Many adults have fond memories of meandering in meadows or weaving through local forests when they were children. It turns out that playing in nature positively affects physical and mental development in children, according to a recent review of 16 studies involving a total of 711 healthy children ages 2–12 from various locations worldwide.
University of South Australia researchers in Adelaide conducted the systematic review to evaluate evidence that might support the claim that playing in nature benefits child health and development. Concerns are arising as, anecdotally, fewer children worldwide are playing outdoors and more are choosing, instead, to play with electronic devices inside the confines of a house.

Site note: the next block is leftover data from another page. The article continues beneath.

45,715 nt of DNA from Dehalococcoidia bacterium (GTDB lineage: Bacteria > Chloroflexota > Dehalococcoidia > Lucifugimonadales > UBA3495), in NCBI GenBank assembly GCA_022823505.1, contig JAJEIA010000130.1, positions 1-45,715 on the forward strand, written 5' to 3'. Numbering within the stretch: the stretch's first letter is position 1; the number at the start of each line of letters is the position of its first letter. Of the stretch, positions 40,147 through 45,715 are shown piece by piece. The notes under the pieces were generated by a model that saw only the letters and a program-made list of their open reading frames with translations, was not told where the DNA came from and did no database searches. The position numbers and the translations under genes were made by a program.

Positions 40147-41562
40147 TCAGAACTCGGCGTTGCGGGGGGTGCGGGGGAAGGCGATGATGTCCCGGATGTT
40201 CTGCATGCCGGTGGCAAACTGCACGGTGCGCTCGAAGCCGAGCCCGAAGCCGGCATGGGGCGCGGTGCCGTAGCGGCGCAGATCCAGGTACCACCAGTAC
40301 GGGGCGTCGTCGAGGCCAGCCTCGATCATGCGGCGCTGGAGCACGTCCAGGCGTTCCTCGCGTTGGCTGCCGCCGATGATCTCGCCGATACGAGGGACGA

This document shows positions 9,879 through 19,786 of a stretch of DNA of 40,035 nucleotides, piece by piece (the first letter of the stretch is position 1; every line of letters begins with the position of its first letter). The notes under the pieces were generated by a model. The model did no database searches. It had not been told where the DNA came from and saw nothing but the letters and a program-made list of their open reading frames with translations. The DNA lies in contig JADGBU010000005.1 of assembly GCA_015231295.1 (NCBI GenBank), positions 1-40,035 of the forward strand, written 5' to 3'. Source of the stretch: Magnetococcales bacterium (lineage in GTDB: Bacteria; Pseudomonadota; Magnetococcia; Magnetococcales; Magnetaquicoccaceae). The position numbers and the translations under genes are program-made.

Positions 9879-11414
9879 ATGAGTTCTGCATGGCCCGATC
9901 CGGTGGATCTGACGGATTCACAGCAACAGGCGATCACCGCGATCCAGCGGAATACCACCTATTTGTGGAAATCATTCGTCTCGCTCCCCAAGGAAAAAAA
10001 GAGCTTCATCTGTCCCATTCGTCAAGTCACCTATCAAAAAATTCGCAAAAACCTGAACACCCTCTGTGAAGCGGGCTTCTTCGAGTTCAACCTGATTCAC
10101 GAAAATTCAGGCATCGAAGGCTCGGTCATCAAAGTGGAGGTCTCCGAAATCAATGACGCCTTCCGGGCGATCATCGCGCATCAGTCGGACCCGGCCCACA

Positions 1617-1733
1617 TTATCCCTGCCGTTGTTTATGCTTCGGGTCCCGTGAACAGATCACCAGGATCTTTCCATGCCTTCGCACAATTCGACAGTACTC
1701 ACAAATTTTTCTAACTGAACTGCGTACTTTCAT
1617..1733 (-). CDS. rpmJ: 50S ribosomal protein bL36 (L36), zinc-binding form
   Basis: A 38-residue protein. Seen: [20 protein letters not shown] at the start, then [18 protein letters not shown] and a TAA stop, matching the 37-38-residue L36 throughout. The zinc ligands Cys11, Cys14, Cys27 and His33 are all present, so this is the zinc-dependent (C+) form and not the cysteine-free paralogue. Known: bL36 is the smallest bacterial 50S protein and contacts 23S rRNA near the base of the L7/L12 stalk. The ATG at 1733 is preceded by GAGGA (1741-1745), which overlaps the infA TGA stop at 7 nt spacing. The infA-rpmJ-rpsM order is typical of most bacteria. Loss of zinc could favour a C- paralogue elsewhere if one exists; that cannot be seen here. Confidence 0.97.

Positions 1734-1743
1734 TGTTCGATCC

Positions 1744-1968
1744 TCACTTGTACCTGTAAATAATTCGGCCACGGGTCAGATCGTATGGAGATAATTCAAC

“Nature play” is defined as unstructured, nature-based activity in environments the include such elements as plants, rocks, mud, sand, gardens, forest, and ponds or other water. Study authors determined that nature play provides multiple physical conditioning benefits and is even more advantageous for cognitive development, as it allows for imaginative play. While studies did not report statistical significance, nature play appears to boost learning; support social and emotional development; and improve attention, concentration, and constructive, social and functional play in children.
The study is available in PLOS ONE (2020; doi:10.1371/journal.pone.0229006).
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